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Contracting guide to home office expenses for limited company contractors

Contractors trading through a limited company are typically employed by their own business, so in order to claim more home office expenses than HMRC’s minimum rate, they should create a rental licence. That’s the advice of James Abbott, owner and head of tax at contractor accountant Abbott Moore.

“Limited company contractors differ from contractors working as sole traders and partnerships, because they are employees,” explains Abbott. “And as employees, HMRC rules say they can only claim £3 per week for the use of their home as an office.”

However, according to Abbott, contractors can charge rent to their limited company at commercial rates that are substantially more than HMRC’s employees’ rates. To do so, they need to put a commercial rental licence in place between themselves and their limited company. This rent can reduce the contractor limited company’s corporation tax liability, but need not increase a contractor’s income tax charge if properly calculated.

Self-employed and partnerships calculate office costs differently from employees

“Contractors working as sole traders and in partnerships can calculate specific deductions based on household costs, floor area used for business and the hours that space is used for business purposes,” says Abbott. “HMRC publishes detailed guidance on how to perform these calculations.”

He continues: “Employees traditionally find it harder to claim expenses than the self-employed, so in theory contractors employed by their own businesses can only claim £3 per week or if the marginal cost, that is to say additional costs incurred solely for business reasons are more than that, they can claim the actual amount..”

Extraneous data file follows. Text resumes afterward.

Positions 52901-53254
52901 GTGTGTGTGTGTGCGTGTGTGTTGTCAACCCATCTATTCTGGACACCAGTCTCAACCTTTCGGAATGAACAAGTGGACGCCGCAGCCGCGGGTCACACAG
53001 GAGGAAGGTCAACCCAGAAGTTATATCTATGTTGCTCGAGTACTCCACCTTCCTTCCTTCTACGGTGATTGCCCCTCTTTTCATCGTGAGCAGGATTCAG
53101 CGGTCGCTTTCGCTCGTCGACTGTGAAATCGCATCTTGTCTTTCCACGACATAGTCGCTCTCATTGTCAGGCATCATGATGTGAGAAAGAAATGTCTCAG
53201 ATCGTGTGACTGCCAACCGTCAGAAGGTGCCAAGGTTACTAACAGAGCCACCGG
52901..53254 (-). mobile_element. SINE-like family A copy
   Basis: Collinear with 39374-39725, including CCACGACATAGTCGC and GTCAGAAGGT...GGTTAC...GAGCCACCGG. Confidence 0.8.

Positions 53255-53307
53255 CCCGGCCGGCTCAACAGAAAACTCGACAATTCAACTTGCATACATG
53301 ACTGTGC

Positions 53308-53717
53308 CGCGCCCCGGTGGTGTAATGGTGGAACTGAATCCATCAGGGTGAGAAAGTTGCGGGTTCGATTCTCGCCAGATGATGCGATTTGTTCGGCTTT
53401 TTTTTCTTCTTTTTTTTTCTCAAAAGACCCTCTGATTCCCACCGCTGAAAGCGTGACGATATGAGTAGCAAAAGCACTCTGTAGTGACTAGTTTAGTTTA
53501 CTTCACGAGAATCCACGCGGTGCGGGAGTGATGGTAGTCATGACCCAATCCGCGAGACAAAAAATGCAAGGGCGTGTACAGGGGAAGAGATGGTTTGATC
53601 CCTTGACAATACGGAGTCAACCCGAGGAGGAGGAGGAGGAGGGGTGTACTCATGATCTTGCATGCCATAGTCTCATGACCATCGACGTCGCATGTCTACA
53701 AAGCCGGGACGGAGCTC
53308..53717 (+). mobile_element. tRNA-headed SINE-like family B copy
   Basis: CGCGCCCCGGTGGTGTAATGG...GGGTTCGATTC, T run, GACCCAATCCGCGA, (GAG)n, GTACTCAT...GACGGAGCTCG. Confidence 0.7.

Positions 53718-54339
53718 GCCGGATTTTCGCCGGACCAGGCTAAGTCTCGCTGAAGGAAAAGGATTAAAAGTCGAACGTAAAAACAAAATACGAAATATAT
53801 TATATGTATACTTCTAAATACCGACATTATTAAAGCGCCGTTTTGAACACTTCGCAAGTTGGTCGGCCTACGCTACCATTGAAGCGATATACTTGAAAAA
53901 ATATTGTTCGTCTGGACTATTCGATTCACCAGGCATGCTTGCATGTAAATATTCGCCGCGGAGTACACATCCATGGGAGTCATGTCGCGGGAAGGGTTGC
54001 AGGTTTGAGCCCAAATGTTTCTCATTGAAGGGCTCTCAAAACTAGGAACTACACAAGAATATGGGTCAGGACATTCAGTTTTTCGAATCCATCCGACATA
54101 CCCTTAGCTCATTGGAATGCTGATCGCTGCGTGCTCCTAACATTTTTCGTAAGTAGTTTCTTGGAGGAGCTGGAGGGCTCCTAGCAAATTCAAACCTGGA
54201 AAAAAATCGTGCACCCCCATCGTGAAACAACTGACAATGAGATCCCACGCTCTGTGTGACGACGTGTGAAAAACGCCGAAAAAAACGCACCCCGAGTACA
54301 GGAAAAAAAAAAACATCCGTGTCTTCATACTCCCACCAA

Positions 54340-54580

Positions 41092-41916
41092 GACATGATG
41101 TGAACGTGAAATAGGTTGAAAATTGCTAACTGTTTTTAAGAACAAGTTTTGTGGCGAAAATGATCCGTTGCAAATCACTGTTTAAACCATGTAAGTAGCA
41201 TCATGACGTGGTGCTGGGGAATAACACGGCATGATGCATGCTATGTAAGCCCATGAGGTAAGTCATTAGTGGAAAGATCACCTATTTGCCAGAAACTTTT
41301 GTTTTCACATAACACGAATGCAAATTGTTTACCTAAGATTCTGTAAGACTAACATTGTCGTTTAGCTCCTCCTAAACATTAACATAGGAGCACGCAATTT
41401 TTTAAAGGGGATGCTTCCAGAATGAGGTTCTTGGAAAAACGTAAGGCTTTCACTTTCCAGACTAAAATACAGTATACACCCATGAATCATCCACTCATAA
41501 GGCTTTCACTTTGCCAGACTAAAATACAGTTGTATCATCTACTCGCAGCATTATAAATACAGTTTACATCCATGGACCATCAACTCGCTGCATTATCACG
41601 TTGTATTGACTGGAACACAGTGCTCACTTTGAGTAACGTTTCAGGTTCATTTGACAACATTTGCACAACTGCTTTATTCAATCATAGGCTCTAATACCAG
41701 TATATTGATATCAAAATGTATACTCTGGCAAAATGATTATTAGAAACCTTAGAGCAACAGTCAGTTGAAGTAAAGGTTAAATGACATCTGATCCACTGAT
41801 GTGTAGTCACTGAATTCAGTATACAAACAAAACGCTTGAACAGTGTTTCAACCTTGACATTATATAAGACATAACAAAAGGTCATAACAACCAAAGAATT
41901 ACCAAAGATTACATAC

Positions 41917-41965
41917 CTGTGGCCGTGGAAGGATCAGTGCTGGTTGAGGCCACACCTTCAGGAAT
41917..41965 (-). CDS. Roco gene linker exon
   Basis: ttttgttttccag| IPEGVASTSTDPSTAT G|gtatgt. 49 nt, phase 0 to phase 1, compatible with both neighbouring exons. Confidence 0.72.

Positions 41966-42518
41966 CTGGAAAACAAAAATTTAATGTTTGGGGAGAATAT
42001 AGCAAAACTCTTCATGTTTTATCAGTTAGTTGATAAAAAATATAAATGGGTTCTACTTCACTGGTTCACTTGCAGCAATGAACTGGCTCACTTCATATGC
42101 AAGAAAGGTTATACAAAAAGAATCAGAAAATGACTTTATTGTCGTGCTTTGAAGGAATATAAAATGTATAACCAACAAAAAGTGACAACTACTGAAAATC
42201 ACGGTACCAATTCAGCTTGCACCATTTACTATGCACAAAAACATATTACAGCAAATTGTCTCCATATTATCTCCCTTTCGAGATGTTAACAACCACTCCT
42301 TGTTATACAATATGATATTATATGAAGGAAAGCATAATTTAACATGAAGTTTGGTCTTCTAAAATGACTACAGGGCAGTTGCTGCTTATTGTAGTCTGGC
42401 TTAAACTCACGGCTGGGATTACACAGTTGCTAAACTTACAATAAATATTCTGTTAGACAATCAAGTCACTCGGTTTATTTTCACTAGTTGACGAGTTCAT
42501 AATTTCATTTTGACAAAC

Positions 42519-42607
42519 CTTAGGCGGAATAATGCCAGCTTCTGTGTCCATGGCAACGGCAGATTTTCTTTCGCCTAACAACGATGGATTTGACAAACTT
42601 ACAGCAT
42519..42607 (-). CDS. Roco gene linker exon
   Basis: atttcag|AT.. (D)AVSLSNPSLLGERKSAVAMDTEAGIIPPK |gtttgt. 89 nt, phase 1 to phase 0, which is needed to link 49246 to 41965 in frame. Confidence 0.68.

But contractors employed by their limited company can turn the relationship between themselves and their company into one of landlord and business tenant. This is where a form rental licence comes in, as it allows them to use the same method of calculating home office expenses as sole traders and partnerships.

Contractors can charge rent through a rental licence and save on tax

“Any contractor homeowner can create a written rental licence between themselves and their contractor limited company, as long as it carefully sets out the commercial arrangement specifying how much rent the company pays,” explains Abbott. “Contractors who rent can do the same, but should first check that their lease agreement allows them to sub-let, which many do.”

The rent should not be excessive and the amount should have a commercial basis. However, for many contractors it makes sense to charge less than commercial rates, and that issue becomes important when assessing the income tax implications.

The process can be very straightforward. “Most contractor accountants will be able to supply a pro forma rental licence for their contractor clients,” continues Abbott, “so there is generally no need to incur additional legal costs.

“As with many contractor accounting issues, the important part of the process is to clarify in writing the commercial arrangement between contractor and limited company, and to identify that proportion of cash moving from the limited company bank account into the contractor bank account as rent, not expenses or dividends.”

Contractors charging rent – how it works